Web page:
They are not pointless. If anything we are at the tip of the spear, dude.
 

drop bear

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It's not a misconception. Wing Chun is one of the least effective martial arts available in 2023, based on the number of capable fighters.

That's largely because of it's limitations, which I blame largely on movies and people getting wrapping up in philosophy of martial arts, rather than bruising, which is vital to southern Shaolin training.

But Chan, and all its influence, does overshadow all martial arts. Don't matter what country. That's a truism. Historically, metaphorically, literally.

So I get where you are going with that "abstract" bit, but unfortunately the part about "the most sandbox open range gung fu" doesn't mesh with my experience.

The part about remote Qigong magic is funny, because once upon a time you couldn't say realistically "I can change the course of the future in a remote room!" but nowadays, of course everyone can.
There also isn't good opportunities for wing chun fighters.
 

Oily Dragon

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There also isn't good opportunities for wing chun fighters.
Wing Chun's entire repertoire can be used in a couple different rulesets like San Shou, Muay Thai. Other CMA don't have a problem there. Wing Chun is noticably absent.

Boxing? There's 20 years of "how to defeat boxing with Wing Chun" videos online. So far the only ones that make sense are Terrible Tim Witherspoons', because he figured out Bong Sau.

Imagine that, an actual boxer training Wing Chun!
 

drop bear

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Wing Chun's entire repertoire can be used in a couple different rulesets like San Shou, Muay Thai. Other CMA don't have a problem there. Wing Chun is noticably absent.

Boxing? There's 20 years of "how to defeat boxing with Wing Chun" videos online. So far the only ones that make sense are Terrible Tim Witherspoons', because he figured out Bong Sau.

Imagine that, an actual boxer training Wing Chun!
Yeah. But if you were a killer wing chun guy. You would have to compete in boxing or kickboxing or whatever to earn money or experiences.

Even teaching. Nobody really cares. You can't even do the seminar circuit.
 

Gerry Seymour

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I just named guys who’ve used it. They aren’t abstract, it’s just that many in the MA community love to look at the worst examples

when do they ever discuss guys like the ones I just mentioned, or Adam Chan, Michael VanBeek, Gary Lam, never.

its always well they aren’t doing real wing Chun, it must always stay in a box

these discussions are pointless, what do they honestly achieve? most of you have your ideas and aren’t going to change them.
I know nothing of WC, so I'm talking in generalities here. When I see an art that has major proponents who used it in their daily work, but it's generally seen as ineffective, I suspect there's a significant difference in how it's trained. Almost any reasonable system can be effective. There are things that can make it more reliable that a system will produce applicable results, and if you take those things away, almost any art can lose fighing effectiveness. If we took kick boxing and removed the heavy bag and sparring, we could still be left with a fun program that helps with fitness and flexibility, but it won't do much to develop fighting skill - Billy Blanks did this to create the Tae Bo workout.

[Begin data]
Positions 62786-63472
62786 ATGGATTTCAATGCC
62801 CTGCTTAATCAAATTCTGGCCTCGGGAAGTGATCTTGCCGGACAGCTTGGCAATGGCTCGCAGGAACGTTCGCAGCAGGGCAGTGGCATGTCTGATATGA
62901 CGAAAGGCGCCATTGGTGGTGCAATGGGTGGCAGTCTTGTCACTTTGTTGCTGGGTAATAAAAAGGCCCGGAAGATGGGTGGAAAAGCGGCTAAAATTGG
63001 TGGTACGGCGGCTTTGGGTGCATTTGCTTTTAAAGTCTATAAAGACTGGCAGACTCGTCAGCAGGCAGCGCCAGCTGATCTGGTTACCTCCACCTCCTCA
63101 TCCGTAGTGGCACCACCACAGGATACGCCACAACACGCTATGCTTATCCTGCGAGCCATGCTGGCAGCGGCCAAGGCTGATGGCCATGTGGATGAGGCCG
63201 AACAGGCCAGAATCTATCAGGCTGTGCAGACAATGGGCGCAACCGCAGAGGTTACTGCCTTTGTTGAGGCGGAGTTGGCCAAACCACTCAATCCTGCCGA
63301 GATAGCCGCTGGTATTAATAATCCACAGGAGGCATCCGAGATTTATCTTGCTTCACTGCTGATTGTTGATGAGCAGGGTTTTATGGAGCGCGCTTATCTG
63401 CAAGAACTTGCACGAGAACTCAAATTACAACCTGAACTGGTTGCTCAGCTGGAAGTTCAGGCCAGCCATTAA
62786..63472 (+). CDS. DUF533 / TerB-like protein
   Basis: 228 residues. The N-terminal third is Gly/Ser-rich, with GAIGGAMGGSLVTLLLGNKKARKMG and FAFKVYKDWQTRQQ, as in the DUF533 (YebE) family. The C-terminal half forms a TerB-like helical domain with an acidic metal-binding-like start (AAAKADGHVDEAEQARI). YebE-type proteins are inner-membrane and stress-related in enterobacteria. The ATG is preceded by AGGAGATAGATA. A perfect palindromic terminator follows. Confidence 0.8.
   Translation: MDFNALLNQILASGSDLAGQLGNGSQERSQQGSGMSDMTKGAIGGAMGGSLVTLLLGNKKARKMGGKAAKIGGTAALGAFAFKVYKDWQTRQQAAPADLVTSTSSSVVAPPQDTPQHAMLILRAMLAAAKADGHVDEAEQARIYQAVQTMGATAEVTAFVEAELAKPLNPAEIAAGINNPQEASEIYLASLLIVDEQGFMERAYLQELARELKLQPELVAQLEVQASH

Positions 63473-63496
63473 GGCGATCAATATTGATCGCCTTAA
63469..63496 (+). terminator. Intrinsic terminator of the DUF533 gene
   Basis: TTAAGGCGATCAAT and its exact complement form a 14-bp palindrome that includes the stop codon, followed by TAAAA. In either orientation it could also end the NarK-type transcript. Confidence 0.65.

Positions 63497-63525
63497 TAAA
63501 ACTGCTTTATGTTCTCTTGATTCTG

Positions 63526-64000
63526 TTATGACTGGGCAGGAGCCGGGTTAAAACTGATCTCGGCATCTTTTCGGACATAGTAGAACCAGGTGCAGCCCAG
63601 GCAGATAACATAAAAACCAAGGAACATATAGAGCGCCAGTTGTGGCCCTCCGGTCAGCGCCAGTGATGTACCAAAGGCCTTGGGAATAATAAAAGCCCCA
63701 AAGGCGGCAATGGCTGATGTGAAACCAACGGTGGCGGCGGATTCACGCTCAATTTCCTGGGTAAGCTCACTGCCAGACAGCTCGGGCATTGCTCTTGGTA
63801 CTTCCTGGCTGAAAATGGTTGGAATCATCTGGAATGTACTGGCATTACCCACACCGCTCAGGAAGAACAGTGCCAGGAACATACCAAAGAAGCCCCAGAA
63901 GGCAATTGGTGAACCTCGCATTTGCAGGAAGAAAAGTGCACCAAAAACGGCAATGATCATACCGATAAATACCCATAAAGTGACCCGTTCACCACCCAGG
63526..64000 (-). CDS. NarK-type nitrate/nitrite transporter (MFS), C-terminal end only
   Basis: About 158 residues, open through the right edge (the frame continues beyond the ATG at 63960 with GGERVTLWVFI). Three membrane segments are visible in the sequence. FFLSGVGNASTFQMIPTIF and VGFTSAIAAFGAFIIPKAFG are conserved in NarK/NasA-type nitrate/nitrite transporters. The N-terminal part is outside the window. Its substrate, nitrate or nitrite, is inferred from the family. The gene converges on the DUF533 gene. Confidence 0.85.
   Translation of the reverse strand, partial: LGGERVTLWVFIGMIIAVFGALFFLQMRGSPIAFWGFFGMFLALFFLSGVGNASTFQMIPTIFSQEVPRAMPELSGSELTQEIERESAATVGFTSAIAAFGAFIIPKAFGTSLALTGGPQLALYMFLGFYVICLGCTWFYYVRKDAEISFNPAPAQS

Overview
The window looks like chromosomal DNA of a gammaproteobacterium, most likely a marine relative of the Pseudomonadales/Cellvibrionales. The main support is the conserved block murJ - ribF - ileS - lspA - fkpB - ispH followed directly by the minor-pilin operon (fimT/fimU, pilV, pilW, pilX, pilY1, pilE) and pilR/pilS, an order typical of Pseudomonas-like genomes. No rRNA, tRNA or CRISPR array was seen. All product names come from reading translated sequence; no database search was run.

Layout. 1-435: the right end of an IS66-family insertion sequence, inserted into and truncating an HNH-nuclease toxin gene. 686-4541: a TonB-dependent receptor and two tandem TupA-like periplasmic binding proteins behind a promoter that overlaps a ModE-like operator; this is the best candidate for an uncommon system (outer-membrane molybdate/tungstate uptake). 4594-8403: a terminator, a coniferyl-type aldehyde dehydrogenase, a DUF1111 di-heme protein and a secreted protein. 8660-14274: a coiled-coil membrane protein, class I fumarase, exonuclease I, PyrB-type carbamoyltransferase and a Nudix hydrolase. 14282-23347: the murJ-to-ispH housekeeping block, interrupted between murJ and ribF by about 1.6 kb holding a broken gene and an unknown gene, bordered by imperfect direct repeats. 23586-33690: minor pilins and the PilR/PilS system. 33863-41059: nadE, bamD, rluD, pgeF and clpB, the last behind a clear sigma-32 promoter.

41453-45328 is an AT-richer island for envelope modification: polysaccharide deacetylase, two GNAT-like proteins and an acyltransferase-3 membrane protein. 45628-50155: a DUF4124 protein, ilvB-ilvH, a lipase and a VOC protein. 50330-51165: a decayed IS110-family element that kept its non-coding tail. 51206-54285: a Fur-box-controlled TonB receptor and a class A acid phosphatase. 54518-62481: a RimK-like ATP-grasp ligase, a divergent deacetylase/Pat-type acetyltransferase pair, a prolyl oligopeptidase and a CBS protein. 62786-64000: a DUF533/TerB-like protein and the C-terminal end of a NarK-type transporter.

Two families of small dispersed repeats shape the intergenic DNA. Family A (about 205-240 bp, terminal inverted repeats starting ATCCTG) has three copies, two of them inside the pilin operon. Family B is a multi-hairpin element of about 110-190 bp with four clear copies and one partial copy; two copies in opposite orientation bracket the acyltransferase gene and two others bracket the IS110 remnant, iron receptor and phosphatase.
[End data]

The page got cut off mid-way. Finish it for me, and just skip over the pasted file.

So, conversely, if you put elements into a system (the "art" + the training approach) that foster reliable application, you are more likely to get effective fighting skills.
 

Gerry Seymour

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Not really, because if you had to stack up a list of effective Wing Chun combatants over the last 100 years, you'd end up with almost zero
That's a pretty broad statement. If by "effective" you mean "effective at a visible level in high-level competition", I'd agree. Otherwise, I'd shrug this off as hyperbole.
 

Oily Dragon

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That's a pretty broad statement. If by "effective" you mean "effective at a visible level in high-level competition", I'd agree. Otherwise, I'd shrug this off as hyperbole.
Fair enough, I'll narrow it down.

The number of known Wing Chun fighters in the real world today, is much less than the number of Wing Chun fighters in movies, and almost all of those are Ip Man.
 

Oily Dragon

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Yeah. But if you were a killer wing chun guy. You would have to compete in boxing or kickboxing or whatever to earn money or experiences.

Even teaching. Nobody really cares. You can't even do the seminar circuit.
There are a select few Wing Chun-labeled fighters out there doing the purse thing.

Unfortunately they carry this kind of baggage with them, and they are told they're not using Wing Chun when they fight, usually by Wing Chun people who don't.

"Why Wing Chun loses to MMA​

Rules. "

 

Tony Dismukes

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I think Alan Orr's guys do okay in MMA. None of them are at the UFC level, but to be fair the vast majority of MMA gyms don't produce UFC level fighters. If there were a few hundred WC schools that operated like Alan Orr's, then probably a few of them might produce top-level fighters.

Putting aside the question of the theoretical effectiveness of the art, there's also the fact that most WC schools are run by and for hobbyists rather than professional athletes. I don't care how good your art is, you aren't going to be effective in modern high level MMA if you aren't training like a pro athlete. (This applies to lots of arts besides WC as well.)